US strikes at a Huawei prize: chip design company HiSilicon
- New US export control rule could be Washington’s most damaging attack yet against Huawei, the world’s largest telecommunications equipment vendor
- It would block HiSilicon’s access to US chip design software and major semiconductor foundries, led by TSMC
That could make it the most damaging US attack yet against China’s largest technology company that functioned as a “tool of strategic influence” for the Chinese Communist Party, US officials told reporters on Wednesday. Huawei, for its part, denounced the US allegations and called the new measures “arbitrary and pernicious”.
Established in 2004, HiSilicon develops chips mostly for Huawei, and for most of its existence has been an afterthought in a global semiconductor business dominated by US, South Korean and Japanese companies. Like most electronics firms, Huawei relied on others for the chips that powered its equipment.
HiSilicon’s Kirin smartphone processor, for example, is now considered to be on par with those designed by Apple and Qualcomm – a rare example of an advanced Chinese semiconductor product that competes globally.
With the new restrictions，HiSilicon “will be in a situation where they’re not able to manufacture chips at all, or if they do, then they’re not leading edge any more”, said Stewart Randall, who tracks China’s chip industry at Shanghai-based consultancy Intralink.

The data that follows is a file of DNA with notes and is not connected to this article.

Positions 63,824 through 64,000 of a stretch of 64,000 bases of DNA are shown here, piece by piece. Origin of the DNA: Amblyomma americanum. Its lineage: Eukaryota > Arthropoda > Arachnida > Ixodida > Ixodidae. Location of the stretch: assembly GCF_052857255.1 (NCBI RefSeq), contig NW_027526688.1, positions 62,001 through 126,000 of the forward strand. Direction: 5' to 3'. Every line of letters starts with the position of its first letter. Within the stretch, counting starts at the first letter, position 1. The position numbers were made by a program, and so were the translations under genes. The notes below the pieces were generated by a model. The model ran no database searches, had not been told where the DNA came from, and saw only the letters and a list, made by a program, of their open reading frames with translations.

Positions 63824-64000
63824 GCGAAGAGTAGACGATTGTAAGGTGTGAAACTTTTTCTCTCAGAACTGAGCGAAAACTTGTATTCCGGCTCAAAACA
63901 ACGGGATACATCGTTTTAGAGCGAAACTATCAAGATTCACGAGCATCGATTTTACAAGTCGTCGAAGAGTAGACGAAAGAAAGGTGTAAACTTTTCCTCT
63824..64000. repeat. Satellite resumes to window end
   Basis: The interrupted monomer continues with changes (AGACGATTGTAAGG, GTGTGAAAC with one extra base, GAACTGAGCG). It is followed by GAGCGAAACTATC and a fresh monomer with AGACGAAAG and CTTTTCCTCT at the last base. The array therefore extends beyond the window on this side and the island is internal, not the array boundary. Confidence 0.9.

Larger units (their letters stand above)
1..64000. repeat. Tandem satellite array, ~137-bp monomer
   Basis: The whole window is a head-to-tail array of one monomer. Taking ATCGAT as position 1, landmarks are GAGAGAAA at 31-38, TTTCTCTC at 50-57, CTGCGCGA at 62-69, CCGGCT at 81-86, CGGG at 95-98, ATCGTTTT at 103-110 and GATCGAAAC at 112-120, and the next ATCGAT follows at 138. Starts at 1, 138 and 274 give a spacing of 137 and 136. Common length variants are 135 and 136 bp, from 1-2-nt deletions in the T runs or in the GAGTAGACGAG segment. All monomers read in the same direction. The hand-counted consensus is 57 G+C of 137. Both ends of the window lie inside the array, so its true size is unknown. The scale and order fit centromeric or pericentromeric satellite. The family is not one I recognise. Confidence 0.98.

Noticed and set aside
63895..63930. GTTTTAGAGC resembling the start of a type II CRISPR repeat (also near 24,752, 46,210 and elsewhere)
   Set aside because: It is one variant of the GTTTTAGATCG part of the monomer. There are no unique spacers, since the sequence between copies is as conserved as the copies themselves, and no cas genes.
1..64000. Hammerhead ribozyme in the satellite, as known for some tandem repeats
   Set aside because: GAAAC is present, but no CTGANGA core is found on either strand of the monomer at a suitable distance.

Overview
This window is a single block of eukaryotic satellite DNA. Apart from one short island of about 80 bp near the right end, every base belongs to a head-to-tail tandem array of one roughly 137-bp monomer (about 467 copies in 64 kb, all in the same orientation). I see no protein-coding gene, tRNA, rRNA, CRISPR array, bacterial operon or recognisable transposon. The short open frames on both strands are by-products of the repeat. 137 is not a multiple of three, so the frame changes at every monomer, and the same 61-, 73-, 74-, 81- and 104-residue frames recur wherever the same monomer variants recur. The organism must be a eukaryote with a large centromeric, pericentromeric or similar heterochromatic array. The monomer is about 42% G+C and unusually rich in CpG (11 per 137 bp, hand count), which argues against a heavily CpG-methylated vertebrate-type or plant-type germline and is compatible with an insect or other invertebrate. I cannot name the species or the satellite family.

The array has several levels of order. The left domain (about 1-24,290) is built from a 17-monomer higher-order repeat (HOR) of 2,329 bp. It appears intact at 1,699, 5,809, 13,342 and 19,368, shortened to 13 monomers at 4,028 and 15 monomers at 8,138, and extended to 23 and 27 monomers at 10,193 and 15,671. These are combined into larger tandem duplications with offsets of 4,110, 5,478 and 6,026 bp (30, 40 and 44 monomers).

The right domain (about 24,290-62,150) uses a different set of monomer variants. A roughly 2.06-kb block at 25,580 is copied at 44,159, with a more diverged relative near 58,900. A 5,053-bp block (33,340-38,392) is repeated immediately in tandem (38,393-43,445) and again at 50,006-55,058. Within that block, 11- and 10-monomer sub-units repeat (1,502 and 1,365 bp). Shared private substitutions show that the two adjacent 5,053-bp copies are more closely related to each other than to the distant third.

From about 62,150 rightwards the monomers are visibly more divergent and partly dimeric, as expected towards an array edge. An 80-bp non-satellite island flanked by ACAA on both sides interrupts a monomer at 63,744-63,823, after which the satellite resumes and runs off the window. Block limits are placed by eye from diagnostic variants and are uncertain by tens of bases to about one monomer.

Without its own processors, Huawei will lose its edge over domestic smartphone rivals, analysts said. International sales had already been gutted by a ban on the use of key Google software.
The new US rule requires licences for companies using US machinery to build Huawei-designed chips and delivered to the Chinese firm. To be sure, the new rule will not catch items shipped to a third party, allowing HiSilicon’s fabricators like TSMC the ability to ship chips to HiSilicon’s device manufacturers who can send them directly to a customer.
While there are alternatives to American chip manufacturing equipment – Japan’s Tokyo Electron, for example, makes gear that competes with Applied Materials – replacing US technology is not as simple as swapping out a machine.
“You almost have to think about it like a heart transplant,” said VLSI Research chief executive Dan Hutcheson, noting that chip production lines are finely calibrated systems where everything has to work well together.
Doug Fuller of the Chinese University of Hong Kong (CUHK) said Huawei had a few options. It could slip around the rule by having suppliers ship directly to Huawei customers, though the US officials said they would be vigilant about such workarounds.
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Huawei and the Chinese government could also redouble efforts to build production capabilities that did not require US tools, by investing in nascent Chinese competitors and buying from Japanese and Korean firms, even if that required quality sacrifices.